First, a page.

The Legend of Zelda: Breath of the Wild lacks a key aspect of previous beloved Zelda games and as a result is less satisfying to complete.
The Legend of Zelda: Breath of the Wild was highly praised when it was released on the Wii U and Nintendo Switch in 2017. It became widely regarded as one of the greatest games of all time due to its fresh approach to exploring a beautiful open world. The gameplay also remains very tight and true to the iconic Zelda style. However, it lacks the larger dungeons that were the cornerstone of the most beloved games in the series, and for that, it suffers.
The Legend of Zelda games are traditionally centered around exploration, combat and puzzles. Although Breath of the Wild does the first two things brilliantly, the game’s puzzles are never able to develop enough to reach the heights of the previous games. The larger, maze-like dungeons of the past are replaced by 120 smaller shrines in Breath of the Wild. Although these offer some fun challenges, they are also very short (mostly two or three rooms). Unlike the previous games, which thrived on challenging players to figure out how to link puzzles and items to progress, these shrines offer only a small taste of this mechanic.
The gameplay of past Zelda games tends to follow the narrative of acquiring a new item or ability, which is then used in the puzzles of the following dungeon. However, in Breath of the Wild, players unlock all four rune abilities during the game’s extended tutorial. Although many shrines make great use of Link’s rune abilities, they never feel like the player is unlocking something new and exciting, given that they’ve had them since the beginning.
However, the main reason that Breath of the Wild suffers is that it loses the real sense of achievement that players felt in past games when every piece of a dungeon would finally come together. In these previous games, dungeons could feel almost like a Metroidvania in that Link would need to explore more advanced areas to progress through earlier parts of the map. Players would feel a huge sense of accomplishment when they finally found the last key or pulled the last lever that allowed them to open the door they’d been working so hard to get through. Sadly, Breath of the Wild‘s shrines are never long enough for players to get the satisfaction of tying everything together.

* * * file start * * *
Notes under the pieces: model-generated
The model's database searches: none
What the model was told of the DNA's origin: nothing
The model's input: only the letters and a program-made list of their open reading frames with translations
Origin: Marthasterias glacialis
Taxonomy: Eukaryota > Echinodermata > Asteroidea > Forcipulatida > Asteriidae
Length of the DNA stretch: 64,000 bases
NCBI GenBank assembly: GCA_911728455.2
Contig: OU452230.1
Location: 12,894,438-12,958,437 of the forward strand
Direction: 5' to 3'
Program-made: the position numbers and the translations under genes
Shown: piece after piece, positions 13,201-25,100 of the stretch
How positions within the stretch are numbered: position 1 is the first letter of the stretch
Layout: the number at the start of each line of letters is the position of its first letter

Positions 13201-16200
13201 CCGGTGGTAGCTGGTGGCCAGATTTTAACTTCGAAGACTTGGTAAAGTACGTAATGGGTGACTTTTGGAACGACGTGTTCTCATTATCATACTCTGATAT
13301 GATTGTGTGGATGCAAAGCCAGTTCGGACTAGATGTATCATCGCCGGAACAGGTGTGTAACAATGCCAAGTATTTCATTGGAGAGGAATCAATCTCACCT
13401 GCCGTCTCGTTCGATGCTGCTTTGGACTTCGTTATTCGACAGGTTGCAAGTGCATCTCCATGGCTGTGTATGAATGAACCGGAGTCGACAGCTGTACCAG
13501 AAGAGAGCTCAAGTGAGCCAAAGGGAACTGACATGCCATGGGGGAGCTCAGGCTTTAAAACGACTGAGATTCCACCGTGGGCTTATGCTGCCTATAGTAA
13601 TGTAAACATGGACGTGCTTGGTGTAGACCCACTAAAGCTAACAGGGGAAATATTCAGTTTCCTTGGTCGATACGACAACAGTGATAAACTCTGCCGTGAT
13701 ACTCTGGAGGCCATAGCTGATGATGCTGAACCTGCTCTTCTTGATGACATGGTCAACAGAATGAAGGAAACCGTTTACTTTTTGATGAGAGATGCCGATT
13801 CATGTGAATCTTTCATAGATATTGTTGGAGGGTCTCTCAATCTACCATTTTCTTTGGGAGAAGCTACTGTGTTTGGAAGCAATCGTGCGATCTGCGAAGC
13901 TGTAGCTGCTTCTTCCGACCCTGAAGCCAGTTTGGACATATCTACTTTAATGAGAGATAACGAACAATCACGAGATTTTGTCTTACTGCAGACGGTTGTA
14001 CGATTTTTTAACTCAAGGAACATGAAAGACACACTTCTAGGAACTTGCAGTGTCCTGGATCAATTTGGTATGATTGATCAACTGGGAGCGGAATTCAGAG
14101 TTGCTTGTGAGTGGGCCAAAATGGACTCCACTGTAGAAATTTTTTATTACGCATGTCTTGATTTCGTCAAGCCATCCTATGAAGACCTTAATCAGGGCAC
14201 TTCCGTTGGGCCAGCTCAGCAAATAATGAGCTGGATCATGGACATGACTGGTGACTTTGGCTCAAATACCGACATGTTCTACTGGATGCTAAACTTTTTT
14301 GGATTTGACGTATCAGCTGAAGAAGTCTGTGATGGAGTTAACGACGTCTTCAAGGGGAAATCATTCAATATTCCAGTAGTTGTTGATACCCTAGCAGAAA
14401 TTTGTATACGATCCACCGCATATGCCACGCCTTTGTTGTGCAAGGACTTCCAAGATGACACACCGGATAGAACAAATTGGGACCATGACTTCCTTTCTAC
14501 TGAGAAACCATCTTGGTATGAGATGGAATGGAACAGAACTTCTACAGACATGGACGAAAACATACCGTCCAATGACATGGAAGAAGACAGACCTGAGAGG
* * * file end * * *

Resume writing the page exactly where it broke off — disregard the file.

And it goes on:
The closest Breath of the Wild gets to achieving this feeling is when Link enters inside the giant Divine Beasts to free them from Ganon’s corruption. These sections of the gameplay out more like traditional Zelda games. Players first complete a series of connected puzzles which span several different parts of the beast’s anatomy. Once these have been completed and the main terminal has been unlocked, players can then take on one of Ganon’s incarnations in a tough, multi-stage boss battle. These sections of the game are fantastic and offer a taste of a more traditional Zelda dungeon. However, there are only four Divine Beasts in the entire game, so people hoping to be entertained for longer than a few hours in these sections will be disappointed.
The inclusion of the shrines themselves is not the main issue here. In fact, they are fun and often very intuitive inclusions. Instead, the real issue is that these shrines are rarely accompanied by larger dungeons that challenge gamers to connect all of The Legend of Zelda‘s greatest attributes: exploration, combat and puzzles. The sense of incredible achievement and satisfaction gained from completing these more complex dungeons is a crucial part of the most beloved Zelda games, and without it, Breath of the Wild does sadly miss out. With Breath of the Wild 2 rumored to be released later in 2022, it will be interesting to see whether Nintendo chooses to reintroduce a few larger dungeons alongside the smaller shrines to give gamers the ultimate Zelda experience.
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About The Author
Bethany-May Howard (1 Articles Published)
Bethany-May Howard is a Gaming Features Writer for CBR. She’s been gaming ever since she was gifted a Game Boy Advance and Mario Kart: Super Circuit for her seventh birthday. She runs her own gaming Twitter and wrote articles for her own website before joining CBR. If it weren’t for her irreplaceable love for Fallout 3, Ghost of Tsushima would be her favourite game. She’s also a semi-professional football (soccer) player based in South West England.